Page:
February 13, 2021

Alcohol-Free Beers (Part Nineteen)

(View previous instalments here)

This month’s selection box from AFBeerClub containeds eight alcohol-free beers for me to review. Here’s the final four of them:

UWE – Stereo Pils

This beer has a very pleasing pale amber colour and a nice thick head. Initial sniff test yielded a certain breadiness in the aroma. The flavour is pretty good, it reminds me of a slightly less fruity version of Maisel. This is another one of those beers that gives you one of those jaw-dropping “wow, can this really be alcohol-free?” moments. Karen also had a little sip, and whereas she usually pulls a very specific face after having a sip of beer, on this occasion she did not, which leads me to think that this might also have appeal amongst those who are not usually beer drinkers.

Tiny Rebel – Rhubarb and Custard

This drink poured a very pale pink, which is not a colour that one normally finds on the beer spectrum. There’s no head whatsoever, but it does bubble awake cheerfully. No surprises in the smell – it’s an exact match for what the title has invoked in your imagination. I was a little disappointed in the flavour, in that I was hoping for something that intertwines some rhubarbcustardiness into a beer, but in fact the flavour is all rhubarbcustard and no beer. I find myself questioning the role of the conventional beer ingredients in this beverage at all. That said, if you like the sound of a rhubarby drink, you’ll probably like this, but calling it “beer” is a bit of a misdirection.

Lowtide – DIPA Toe In

This beer pours a cloudy dark amber colour with nice chunky head. The smell instantly evokes a beer festival, those pungent fruity ales which knock your socks off. The flavour follows through on his promise, ripe and full-bodied and invoking the good old days when we went to pubs and such like.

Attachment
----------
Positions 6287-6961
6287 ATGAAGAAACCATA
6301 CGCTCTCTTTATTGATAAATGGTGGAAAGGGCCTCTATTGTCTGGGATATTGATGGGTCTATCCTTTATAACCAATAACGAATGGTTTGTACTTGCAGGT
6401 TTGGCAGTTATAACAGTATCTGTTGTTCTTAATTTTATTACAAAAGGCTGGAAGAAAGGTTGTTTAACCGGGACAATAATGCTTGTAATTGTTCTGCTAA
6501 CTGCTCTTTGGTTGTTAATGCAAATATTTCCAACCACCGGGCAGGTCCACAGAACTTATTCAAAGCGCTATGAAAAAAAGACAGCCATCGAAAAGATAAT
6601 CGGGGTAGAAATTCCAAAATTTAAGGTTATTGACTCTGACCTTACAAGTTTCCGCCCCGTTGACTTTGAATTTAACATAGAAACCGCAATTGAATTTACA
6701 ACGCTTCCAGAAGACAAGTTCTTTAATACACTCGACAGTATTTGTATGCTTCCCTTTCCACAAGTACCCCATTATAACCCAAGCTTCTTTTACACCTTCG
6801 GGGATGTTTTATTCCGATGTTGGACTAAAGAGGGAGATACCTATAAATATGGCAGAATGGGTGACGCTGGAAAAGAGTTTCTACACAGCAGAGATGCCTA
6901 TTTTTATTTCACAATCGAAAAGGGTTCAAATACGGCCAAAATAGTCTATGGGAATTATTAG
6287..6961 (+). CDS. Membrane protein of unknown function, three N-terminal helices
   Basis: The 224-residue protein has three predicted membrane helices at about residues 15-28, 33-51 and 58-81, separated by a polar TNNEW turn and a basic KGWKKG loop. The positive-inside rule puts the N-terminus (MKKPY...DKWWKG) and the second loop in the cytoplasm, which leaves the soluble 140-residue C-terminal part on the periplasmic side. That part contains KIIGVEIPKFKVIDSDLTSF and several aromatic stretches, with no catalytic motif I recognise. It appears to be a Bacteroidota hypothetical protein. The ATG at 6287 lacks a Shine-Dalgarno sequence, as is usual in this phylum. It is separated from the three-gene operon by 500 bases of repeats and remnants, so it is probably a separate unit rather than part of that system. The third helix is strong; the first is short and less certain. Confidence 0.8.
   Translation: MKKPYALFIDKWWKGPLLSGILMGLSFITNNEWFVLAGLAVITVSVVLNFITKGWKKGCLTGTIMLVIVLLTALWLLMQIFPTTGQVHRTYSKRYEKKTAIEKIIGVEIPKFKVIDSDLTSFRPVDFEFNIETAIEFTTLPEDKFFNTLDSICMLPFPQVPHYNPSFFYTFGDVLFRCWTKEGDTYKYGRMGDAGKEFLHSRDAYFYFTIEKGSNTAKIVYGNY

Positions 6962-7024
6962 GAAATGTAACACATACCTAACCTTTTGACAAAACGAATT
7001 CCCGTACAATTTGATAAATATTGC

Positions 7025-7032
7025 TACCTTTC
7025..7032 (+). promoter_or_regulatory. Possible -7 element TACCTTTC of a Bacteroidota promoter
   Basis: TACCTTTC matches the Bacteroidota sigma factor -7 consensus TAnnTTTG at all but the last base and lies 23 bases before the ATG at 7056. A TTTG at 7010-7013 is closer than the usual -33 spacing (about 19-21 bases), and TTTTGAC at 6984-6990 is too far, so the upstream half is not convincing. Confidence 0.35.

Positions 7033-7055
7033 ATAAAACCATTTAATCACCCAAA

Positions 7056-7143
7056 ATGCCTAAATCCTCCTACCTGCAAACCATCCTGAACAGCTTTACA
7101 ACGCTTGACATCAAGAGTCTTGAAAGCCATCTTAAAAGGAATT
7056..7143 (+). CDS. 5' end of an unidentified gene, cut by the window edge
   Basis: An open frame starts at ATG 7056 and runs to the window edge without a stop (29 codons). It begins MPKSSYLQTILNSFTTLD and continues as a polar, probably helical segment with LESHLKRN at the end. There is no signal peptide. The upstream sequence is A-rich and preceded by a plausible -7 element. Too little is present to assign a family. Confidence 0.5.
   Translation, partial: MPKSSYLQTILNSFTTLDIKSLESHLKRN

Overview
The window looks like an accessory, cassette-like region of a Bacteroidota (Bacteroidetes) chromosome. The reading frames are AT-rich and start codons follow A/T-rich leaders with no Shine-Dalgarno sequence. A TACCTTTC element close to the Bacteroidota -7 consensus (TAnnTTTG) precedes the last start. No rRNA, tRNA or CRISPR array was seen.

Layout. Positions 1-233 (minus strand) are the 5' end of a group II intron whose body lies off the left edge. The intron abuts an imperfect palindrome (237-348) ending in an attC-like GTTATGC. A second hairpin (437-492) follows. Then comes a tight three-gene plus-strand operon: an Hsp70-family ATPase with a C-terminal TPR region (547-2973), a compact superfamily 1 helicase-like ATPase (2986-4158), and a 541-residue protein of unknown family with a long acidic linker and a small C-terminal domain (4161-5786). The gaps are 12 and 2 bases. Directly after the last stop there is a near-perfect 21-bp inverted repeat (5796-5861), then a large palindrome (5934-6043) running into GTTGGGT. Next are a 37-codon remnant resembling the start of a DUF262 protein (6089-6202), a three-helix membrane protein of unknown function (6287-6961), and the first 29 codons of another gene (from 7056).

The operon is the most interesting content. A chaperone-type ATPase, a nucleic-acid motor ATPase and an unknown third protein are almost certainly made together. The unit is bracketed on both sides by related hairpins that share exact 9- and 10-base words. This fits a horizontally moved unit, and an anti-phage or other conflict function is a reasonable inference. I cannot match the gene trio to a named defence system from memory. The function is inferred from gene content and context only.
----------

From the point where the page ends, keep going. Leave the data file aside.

Hammerton – “Crunch” Peanut Butter Milk Stout

I saved this for last as I had really high hopes, as I do like a dark beer with a twist. It passed the first test, which is the pour, by means of a good viscosity and a creamy head. The second test, the smell test, was a little less impressive, as I only detected a relatively small amount of peanuttiness, but a lot of biscuitiness. And test three, the sip, was sadly a bit disappointing. I was hoping for the peanut flavour to be blended into the drink in a smooth and creamy fashion, but it didn’t quite hit that spot, and it ended up just being a fairly thin-flavoured stout with a weird and disintegrated nut layer. To be honest, I’m not even sure that I’d purchase this for the occasional novelty experience. That said, it’s not revolting, and I wouldn’t steer people away from giving it a try if they like the sound of it.